Much to the joy of prospect lovers everywhere, the Arizona Fall League (AFL) kicks off its month-long schedule today. The Braves are represented by seven prospects on the Phoenix Desert Dogs, a team that also includes prospects from the Milwaukee Brewers, Miami Marlins, Tampa Bay Rays, and Oakland Athletics. Double-A Mississippi head coach Aaron Holbert will manage the Desert Dogs. I’ve compiled some quick primers on the prospects representing the Braves in Arizona. Note that Gus Schlosser was originally announced as a participant in the AFL, but he is not currently on Phoenix’s roster.
Ryan Buchter | Age: 25 | LHP: Buchter was acquired in the deal that sent Rodrigo Lopez to the Cubs in May of 2011. He put together a very impressive campaign for Mississippi, but fell flat on his face upon being promoted to Gwinnett. In 41.1 innings pitched at Mississippi, Buchter posted a 1.31 ERA/2.62 FIP with a 50/19 strikeout-to-walk ratio while only allowing 24 hits during this span. After being promoted to Gwinnett in early August, Buchter posted a 5/17 strikeout-to-walk ratio and allowed 10 hits in eight innings pitched. Although he has always been old for his league, Buchter showed real promise in 2012 despite the late-season downturn, and with a good showing at the AFL and in the spring, he could pitch his way into the bullpen picture very soon.
Cory Rasmus | Age: 24 | RHP: I sometimes have to remind myself that Cory Rasmus, younger brother of Colby, was a first-round pick in 2006. Rasmus has battled injuries and inconsistency throughout his minor league career, but has set himself up for some modest success after a fair season out of the bullpen for Mississippi. In 58.2 innings pitched, Rasmus posted a 3.68 ERA/3.49 FIP with a 62/32 strikeout-to-walk ratio. Rasmus is an extreme fly-ball pitcher, as evidenced by a 0.80 GO/AO this season. The AFL is notoriously hitter-friendly, so Rasmus’s extreme fly-ball rate could rear its ugly head in the form of home runs while in Arizona.
Chris Jones | Age: 23 | LHP: Acquired in the “good trade—who’d we get?” deal that sent Derek Lowe to the Cleveland Indians, Jones performed well in his first season with the organization. In 60 innings at Double-A Mississippi, Jones posted a 3.90 ERA/2.38 FIP with a 61/19 strikeout-to-walk ratio. Jones further solidified his reputation as a future LOOGY, posting massive L/R splits over the course of the season. He will head to Arizona in hopes of impressing club officials and could be a cheap bullpen option as early as next season.
Zeke Spruill | Age: 23 | RHP: Spruill enjoyed a successful 2012 campaign, posting a 3.63 ERA/3.51 FIP with a 106/46 strikeout-to-walk ratio in 161.2 innings pitched at Double-A Mississippi. Spruill did a fine job of keeping the ball on the ground, evidenced by a 1.44 GO/AO. Of the pitchers going to the AFL from the Braves, Spruill has the highest ceiling—a solid, back-of-the-rotation workhorse who can keep the ball on the ground and induce weak contact. Although his path to Atlanta is unclear, Spruill is a great prospect and garners lots of attention in trade talks.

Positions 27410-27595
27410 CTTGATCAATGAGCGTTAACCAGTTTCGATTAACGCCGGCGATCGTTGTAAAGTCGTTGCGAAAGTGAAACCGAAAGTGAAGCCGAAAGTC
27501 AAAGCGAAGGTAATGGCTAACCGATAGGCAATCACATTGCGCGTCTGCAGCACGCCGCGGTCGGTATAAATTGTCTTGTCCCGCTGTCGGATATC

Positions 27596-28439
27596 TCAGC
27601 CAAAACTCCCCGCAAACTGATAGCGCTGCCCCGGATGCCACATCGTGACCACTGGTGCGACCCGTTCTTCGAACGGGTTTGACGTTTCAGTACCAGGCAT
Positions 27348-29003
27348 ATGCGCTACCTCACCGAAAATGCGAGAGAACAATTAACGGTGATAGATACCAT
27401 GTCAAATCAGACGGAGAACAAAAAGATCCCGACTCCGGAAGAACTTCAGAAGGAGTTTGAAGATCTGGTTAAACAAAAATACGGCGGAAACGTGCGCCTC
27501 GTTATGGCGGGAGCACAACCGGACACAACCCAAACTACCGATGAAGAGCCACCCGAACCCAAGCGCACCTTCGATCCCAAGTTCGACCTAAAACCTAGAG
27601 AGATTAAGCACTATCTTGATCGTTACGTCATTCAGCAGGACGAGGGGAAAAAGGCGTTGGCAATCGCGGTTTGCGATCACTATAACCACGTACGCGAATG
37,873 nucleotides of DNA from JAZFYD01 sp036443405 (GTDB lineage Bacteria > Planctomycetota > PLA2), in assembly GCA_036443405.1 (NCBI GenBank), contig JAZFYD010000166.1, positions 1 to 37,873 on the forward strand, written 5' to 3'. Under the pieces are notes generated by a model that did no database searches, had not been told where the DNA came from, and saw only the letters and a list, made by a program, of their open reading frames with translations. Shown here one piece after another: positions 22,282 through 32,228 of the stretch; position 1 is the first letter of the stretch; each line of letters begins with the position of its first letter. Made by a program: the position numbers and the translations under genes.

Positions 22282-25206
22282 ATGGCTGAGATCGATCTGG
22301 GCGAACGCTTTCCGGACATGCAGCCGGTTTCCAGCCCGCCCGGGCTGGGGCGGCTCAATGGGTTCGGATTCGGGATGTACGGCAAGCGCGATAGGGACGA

Matt Kennelly | Age: 23 | C: Of the position players representing the Braves in the AFL, Kennelly is likely the least known of the group. He was signed out of Australia in 2005 and has made slow progress as a prospect. In Double-A Mississippi, Kennelly hit .254/.339/.345 with one home run and a 21/26 walk-to-strikeout ratio in 224 plate appearances while serving as Christian Bethancourt’s primary backup. Kennelly is not much of a prospect and more than likely occupies the spot that Bethancourt would have filled had it not been for his wrist injury late in the season. We will keep an eye on him as the AFL season progresses, but expectations are not high. He is undoubtedly behind both Max Stassi (OAK) and Jacob Realmuto (MIA) on Phoenix’s depth chart.
Edward Salcedo | Age: 21 | 3B: Salcedo, the Braves’ top international signing in 2010, hit .240/.295/.412 with 14 home runs and a 33/130 walk-to-strikeout ratio at High-A Lynchburg. He committed 42 errors in 386 chances at third base. Salcedo continues to be a frustrating prospect on both sides of the ball, but he remains one of the highest-ceiling bats in the system. By sending Salcedo to the AFL, the Braves show their continued faith in the prospect. He seems to have wore down significantly as the second half progressed, so his performance against some of the top pitching prospects in the game will be interesting to monitor.